In conversation with Ulrike Tillmann

Sophie Maclean and David Sheard speak to a very top(olog)ical mathematician!

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Image: Ander McIntyre, used with permission from Ulrike Tillmann.

They say variety is the spice of life and to us at Chalkdust, maths is life so it makes sense that maths is made better by variety. A variety of topics, a variety of people, a variety of poorly constructed maths puns. Ulrike Tillmann embodies this ethos with her work bridging the gap between pure and applied maths. Despite spending most of her academic career in the UK, Ulrike has lived in several other countries. She was born in Germany and then went on to study in the US. She is now a professor of pure mathematics at the University of Oxford and a fellow of the Royal Society, balancing her time between research, teaching, and outreach. She sat down with us to chat about her career and what the future holds, both for her and maths in general.

Taking the reigns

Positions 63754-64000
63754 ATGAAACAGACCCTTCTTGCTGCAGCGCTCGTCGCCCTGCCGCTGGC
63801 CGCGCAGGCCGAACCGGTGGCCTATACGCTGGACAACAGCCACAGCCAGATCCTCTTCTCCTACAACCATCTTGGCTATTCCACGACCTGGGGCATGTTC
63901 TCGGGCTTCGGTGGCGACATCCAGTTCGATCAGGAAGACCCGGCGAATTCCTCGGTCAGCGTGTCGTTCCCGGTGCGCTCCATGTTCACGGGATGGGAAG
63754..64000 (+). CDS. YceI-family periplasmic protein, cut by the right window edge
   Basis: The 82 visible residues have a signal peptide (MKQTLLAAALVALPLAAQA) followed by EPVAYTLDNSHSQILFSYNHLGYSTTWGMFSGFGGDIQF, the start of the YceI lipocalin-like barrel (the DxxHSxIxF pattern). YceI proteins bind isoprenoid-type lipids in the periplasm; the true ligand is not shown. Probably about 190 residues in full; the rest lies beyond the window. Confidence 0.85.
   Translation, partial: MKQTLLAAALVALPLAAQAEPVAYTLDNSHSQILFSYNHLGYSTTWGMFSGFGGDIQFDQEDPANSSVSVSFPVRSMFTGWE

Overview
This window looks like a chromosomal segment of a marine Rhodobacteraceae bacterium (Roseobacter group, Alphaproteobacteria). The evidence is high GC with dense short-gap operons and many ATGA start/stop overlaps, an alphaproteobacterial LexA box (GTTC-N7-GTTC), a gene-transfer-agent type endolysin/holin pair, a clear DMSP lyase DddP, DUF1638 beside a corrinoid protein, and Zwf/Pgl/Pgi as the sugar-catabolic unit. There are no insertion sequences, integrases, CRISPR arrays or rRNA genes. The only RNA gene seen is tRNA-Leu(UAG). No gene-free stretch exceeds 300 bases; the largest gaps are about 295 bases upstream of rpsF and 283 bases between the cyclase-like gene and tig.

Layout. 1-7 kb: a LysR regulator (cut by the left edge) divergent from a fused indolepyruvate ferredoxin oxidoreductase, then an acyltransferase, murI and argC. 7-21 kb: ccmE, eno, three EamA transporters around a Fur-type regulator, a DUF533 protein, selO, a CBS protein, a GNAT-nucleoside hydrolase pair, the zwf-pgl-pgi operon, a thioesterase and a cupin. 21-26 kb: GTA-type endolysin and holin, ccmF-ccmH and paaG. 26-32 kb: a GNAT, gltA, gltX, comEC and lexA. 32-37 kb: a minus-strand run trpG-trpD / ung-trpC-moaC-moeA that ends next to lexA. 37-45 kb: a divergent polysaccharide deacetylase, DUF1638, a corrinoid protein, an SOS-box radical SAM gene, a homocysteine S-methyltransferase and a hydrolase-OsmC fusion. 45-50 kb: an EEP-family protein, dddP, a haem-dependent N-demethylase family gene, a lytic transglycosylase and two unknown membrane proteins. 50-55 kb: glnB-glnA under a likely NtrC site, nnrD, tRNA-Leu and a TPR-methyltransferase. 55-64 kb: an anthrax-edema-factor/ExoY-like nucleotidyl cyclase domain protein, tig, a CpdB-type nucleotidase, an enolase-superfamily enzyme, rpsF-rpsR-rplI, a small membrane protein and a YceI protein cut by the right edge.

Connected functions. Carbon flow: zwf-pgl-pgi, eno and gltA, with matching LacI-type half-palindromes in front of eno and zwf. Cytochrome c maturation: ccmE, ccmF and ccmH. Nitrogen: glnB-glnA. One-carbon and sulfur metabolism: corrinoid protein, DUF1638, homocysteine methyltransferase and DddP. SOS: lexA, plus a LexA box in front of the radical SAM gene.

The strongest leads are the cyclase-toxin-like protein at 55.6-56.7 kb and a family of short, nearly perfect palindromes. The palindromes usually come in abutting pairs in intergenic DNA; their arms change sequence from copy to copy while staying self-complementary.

If you’ve been following maths news in the past few months, the name ‘Ulrike Tillmann’ may be particularly familiar to you. It was announced recently that she will be the next president of the London Mathematical Society, one of the UK’s five ‘learned societies’ for mathematics. She will also take up the mantle as director of the Isaac Newton Institute, a research institute at the University of Cambridge, in autumn of this year. Research institutes are perhaps the least well-known entities in the academic world (as viewed from the outside), often only visited by some of the most senior academics in a field. We asked Ulrike to explain what they are all about. “The Isaac Newton Institute runs mathematical programmes in quite a broad range of areas. These programmes typically run between four and six months and researchers come from all over the world to concentrate on their research.” The programmes are beneficial not only to individual mathematicians, but to the community as a whole. “Being together with your colleagues who are also experts in your area, and who are often completely spread all over the world, is a fantastic thing. It brings the field forward and it can make a big difference to that research area.” On paper, the role of director will involve overseeing the organisation of these programmes, but she sees it going beyond this, including “making sure that things like equality and diversity are not just observed, but also incorporated.”